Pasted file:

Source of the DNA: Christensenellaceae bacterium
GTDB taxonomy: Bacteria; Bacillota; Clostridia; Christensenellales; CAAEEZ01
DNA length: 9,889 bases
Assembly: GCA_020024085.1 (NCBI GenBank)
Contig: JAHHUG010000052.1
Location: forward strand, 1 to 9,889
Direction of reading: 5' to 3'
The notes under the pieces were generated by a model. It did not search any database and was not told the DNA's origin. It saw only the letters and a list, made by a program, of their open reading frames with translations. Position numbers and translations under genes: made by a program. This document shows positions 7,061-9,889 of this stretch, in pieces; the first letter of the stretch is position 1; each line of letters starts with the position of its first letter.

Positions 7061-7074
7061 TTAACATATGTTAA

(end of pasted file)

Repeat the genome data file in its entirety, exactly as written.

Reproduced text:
Source of the DNA: Christensenellaceae bacterium
GTDB taxonomy: Bacteria; Bacillota; Clostridia; Christensenellales; CAAEEZ01
DNA length: 9,889 bases
Assembly: GCA_020024085.1 (NCBI GenBank)
Contig: JAHHUG010000052.1
Location: forward strand, 1 to 9,889
Direction of reading: 5' to 3'
The notes under the pieces were generated by a model. It did not search any database and was not told the DNA's origin. It saw only the letters and a list, made by a program, of their open reading frames with translations. Position numbers and translations under genes: made by a program. This document shows positions 7,061-9,889 of this stretch, in pieces; the first letter of the stretch is position 1; each line of letters starts with the position of its first letter.

Positions 7061-7074
7061 TTAACATATGTTAA